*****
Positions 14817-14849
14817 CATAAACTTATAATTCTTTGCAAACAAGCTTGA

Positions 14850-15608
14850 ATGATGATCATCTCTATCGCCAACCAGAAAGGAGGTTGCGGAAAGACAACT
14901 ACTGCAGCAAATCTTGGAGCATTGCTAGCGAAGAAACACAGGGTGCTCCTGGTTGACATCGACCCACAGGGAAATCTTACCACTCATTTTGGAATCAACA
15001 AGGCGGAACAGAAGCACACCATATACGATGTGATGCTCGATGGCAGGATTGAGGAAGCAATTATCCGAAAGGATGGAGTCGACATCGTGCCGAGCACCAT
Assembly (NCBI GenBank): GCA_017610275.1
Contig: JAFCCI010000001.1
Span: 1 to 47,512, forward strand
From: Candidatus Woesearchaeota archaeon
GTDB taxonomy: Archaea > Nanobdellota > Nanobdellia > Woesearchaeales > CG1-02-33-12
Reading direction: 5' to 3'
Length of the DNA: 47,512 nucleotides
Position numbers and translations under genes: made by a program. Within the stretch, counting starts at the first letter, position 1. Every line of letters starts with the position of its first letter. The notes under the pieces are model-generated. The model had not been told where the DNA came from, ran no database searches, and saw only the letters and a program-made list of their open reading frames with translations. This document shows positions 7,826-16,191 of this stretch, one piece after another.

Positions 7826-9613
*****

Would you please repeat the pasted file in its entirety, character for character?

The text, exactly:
Positions 14817-14849
14817 CATAAACTTATAATTCTTTGCAAACAAGCTTGA

Positions 14850-15608
14850 ATGATGATCATCTCTATCGCCAACCAGAAAGGAGGTTGCGGAAAGACAACT
14901 ACTGCAGCAAATCTTGGAGCATTGCTAGCGAAGAAACACAGGGTGCTCCTGGTTGACATCGACCCACAGGGAAATCTTACCACTCATTTTGGAATCAACA
15001 AGGCGGAACAGAAGCACACCATATACGATGTGATGCTCGATGGCAGGATTGAGGAAGCAATTATCCGAAAGGATGGAGTCGACATCGTGCCGAGCACCAT
Assembly (NCBI GenBank): GCA_017610275.1
Contig: JAFCCI010000001.1
Span: 1 to 47,512, forward strand
From: Candidatus Woesearchaeota archaeon
GTDB taxonomy: Archaea > Nanobdellota > Nanobdellia > Woesearchaeales > CG1-02-33-12
Reading direction: 5' to 3'
Length of the DNA: 47,512 nucleotides
Position numbers and translations under genes: made by a program. Within the stretch, counting starts at the first letter, position 1. Every line of letters starts with the position of its first letter. The notes under the pieces are model-generated. The model had not been told where the DNA came from, ran no database searches, and saw only the letters and a program-made list of their open reading frames with translations. This document shows positions 7,826-16,191 of this stretch, one piece after another.

Positions 7826-9613